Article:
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The Green New Deal Meets the Swamp

Eakinomics: The Green New Deal Meets the Swamp

When Representative Ocasio-Cortez’s Green New Deal was greeted with howls of protest over its massive upheaval of the economy and society, as well as its astronomical price tag, many on the left dismissed the concerns because it was merely a resolution – not a proposed law – and did not represent the position of any party or leadership. At roughly the same time, the House majority established the House Select Committee on the Climate Crisis, which was assumed to speak on the behalf of the leadership and party.

The committee has now spoken, releasing its report (which was written without input from the minority). It is no less sweeping in its proposed impacts, which are most easily grasped by a quick perusal of the “pillars” of the proposal contained in the executive summary:

  • Pillar 1: Invest in Infrastructure to Build a Just, Equitable, and Resilient Clean Energy Economy
  • Pillar 2: Drive Innovation and Deployment of Clean Energy and Deep Decarbonization Technologies
  • Pillar 3: Transform U.S. Industry and Expand Domestic Manufacturing of Clean Energy and Zero-Emission Technologies
  • Pillar 4: Break Down Barriers for Clean Energy Technologies
  • Pillar 5: Invest in America’s Workers and Build a Fairer Economy
  • Pillar 6: Invest in Disproportionately Exposed Communities to Cut Pollution and Advance Environmental Justice
  • Pillar 7: Improve Public Health and Manage Climate Risks to Health Infrastructure
  • Pillar 8: Invest in American Agriculture for Climate Solutions
  • Pillar 9: Make U.S. Communities More Resilient to the Impacts of Climate Change
  • Pillar 10: Protect and Restore America’s Lands, Waters, Ocean, and Wildlife
  • Pillar 11: Confront Climate Risks to America’s National Security and Restore America’s Leadership on the International Stage
  • Pillar 12: Strengthen America’s Core Institutions to Facilitate Climate Action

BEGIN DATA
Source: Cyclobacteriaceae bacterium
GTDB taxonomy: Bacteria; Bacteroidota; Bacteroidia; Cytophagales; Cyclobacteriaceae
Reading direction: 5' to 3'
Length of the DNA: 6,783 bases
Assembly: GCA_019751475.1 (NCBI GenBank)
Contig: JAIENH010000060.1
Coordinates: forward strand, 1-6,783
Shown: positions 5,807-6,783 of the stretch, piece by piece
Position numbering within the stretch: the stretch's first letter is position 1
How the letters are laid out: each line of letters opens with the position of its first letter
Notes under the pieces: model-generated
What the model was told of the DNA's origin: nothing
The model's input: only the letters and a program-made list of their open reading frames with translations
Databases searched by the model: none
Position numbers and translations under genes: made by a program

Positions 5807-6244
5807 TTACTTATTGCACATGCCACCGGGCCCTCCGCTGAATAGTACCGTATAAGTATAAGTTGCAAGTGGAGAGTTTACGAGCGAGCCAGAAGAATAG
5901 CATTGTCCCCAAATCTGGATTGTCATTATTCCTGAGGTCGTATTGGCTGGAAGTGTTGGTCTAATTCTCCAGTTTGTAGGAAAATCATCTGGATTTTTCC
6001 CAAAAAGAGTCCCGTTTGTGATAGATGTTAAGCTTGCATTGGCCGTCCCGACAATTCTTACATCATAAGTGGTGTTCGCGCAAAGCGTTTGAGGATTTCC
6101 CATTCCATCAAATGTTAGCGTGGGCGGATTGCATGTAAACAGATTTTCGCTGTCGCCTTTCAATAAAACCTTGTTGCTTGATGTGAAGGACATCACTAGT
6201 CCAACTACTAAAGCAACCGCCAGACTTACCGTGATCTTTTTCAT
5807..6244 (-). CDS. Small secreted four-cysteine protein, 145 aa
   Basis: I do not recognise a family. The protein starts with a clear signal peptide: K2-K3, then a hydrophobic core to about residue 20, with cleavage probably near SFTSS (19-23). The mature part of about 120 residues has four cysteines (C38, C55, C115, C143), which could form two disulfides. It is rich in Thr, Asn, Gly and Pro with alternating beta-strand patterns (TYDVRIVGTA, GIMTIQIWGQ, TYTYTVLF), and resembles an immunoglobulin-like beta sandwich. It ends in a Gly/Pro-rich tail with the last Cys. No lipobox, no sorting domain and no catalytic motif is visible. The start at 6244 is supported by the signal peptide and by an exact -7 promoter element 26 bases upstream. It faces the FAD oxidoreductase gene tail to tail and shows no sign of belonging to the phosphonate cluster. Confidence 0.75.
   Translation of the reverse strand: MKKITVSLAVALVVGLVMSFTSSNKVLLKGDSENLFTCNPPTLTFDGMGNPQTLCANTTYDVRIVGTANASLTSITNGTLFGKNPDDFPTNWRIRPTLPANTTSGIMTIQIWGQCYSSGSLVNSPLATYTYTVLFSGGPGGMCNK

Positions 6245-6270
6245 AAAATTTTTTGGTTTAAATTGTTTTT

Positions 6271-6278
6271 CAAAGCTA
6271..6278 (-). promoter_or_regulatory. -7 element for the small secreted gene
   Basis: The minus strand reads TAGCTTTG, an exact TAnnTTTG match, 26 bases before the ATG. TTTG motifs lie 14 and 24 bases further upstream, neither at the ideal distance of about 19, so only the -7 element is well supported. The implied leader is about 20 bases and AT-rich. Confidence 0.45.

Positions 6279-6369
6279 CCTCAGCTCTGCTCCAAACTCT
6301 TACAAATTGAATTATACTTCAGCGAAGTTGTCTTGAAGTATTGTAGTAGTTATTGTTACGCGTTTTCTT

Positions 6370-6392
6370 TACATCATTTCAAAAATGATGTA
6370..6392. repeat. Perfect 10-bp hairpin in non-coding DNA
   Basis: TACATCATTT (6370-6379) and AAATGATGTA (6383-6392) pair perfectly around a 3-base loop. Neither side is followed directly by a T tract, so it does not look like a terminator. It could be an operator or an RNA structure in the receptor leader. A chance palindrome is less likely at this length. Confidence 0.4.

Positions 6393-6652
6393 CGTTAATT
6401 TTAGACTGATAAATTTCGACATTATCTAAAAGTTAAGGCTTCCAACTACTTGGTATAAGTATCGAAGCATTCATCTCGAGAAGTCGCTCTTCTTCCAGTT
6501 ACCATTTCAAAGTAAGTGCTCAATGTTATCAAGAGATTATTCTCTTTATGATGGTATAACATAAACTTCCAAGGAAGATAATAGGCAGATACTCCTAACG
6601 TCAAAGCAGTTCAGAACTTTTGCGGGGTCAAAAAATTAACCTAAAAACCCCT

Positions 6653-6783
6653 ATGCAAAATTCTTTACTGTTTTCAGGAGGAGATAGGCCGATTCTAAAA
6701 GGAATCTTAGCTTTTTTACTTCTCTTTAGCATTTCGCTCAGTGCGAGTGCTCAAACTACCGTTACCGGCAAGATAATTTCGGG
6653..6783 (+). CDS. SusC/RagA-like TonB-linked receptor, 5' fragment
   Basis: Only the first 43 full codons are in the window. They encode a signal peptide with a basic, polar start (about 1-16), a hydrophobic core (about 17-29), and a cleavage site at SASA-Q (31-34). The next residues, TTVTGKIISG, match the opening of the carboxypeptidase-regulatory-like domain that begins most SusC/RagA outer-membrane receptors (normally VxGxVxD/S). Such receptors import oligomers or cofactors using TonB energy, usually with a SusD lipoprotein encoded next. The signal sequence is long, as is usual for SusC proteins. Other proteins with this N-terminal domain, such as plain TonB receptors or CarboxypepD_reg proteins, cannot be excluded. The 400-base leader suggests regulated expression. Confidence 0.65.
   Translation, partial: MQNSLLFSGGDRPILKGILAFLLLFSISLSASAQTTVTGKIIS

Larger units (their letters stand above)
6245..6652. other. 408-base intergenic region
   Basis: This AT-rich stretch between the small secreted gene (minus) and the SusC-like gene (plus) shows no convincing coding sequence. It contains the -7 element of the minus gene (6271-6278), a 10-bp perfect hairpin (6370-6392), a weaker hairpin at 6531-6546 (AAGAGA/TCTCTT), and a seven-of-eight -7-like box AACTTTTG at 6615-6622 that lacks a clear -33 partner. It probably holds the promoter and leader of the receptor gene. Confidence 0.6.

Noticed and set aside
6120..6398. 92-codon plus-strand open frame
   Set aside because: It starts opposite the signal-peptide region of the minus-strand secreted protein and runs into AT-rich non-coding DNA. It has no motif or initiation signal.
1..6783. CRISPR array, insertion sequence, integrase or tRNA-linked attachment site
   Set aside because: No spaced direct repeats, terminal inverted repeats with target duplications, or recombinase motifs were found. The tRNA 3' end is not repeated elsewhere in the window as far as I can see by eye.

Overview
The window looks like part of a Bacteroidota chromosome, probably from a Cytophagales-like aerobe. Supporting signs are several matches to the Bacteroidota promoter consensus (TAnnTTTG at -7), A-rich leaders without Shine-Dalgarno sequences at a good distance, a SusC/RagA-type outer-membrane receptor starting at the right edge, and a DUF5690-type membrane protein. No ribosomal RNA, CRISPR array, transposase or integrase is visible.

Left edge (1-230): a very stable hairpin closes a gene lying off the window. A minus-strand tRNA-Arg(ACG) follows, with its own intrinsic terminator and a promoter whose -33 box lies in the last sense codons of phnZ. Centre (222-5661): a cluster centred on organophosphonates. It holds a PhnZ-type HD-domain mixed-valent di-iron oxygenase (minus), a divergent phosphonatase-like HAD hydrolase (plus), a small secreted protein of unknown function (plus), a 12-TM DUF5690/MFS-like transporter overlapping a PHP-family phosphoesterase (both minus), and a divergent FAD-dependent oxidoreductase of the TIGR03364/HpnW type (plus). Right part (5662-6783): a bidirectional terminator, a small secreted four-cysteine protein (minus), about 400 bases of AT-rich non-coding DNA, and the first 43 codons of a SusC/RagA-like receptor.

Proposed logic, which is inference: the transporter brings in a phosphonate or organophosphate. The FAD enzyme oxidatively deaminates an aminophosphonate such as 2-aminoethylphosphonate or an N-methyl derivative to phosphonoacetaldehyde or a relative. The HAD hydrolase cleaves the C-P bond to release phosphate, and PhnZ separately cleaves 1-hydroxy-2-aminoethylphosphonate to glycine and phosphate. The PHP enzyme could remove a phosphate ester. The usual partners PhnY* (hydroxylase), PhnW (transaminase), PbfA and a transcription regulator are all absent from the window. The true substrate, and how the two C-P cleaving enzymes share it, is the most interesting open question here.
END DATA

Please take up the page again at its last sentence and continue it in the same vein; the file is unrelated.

In short, an all-encompassing revolution of America’s economy, society, and institutions. Should work. No problem.

Yet without a way to undertake the massive legislation and rulemaking that would be necessary to implement these pillars, the proposal would remain merely aspirational. The rubber, however, meets the road in a section buried on page 530 of the report. Here it notes that: “When a federal agency uses its statutory authority to issue or revise a rule, such as a pollution standard, the agency must conduct a benefit-cost analysis to show that the rule’s intended benefits justify the costs. The U.S. Environmental Protection Agency (EPA) has developed methods to quantify the benefits of cutting pollution and protecting public health, such as reducing acid rain and averting asthma attacks. In 2009, the Obama administration launched an interagency working group to develop the Social Cost of Carbon (SCC), an estimate of the ‘monetized damages associated with an incremental increase in carbon emissions in a given year.’”

The report notes that President Donald Trump signed an executive order nullifying the working group’s SCC. As a result, it is harder for the EPA and other agencies to go forward with policies that reduce carbon pollution because the benefits would fall short of the costs. The solution? Make the benefits bigger! The report recommends that the next administration “reconstitute an interagency working group to develop a new SCC.” This really matters. According to the Columbia Center on Global Energy Policy, “According to the Obama administration, the cost to society of putting a ton of CO2 in the air in 2020 is $45 (there’s a range, but that’s the central estimate). According to the Trump administration, it is somewhere between $1 and $6.”

In the end “Solving the Climate Crisis” is not all that different from the Green New Deal. It is still an effort that is too large and too broad to be practical. As a result, the only way to make it remotely feasible is to embellish it with a little good old-fashioned, swamp-style inside baseball.

Disclaimer

Fact of the Day

Across all rulemakings last week, federal agencies published $1.2 billion in total net cost savings but added 97,141 hours of annual paperwork.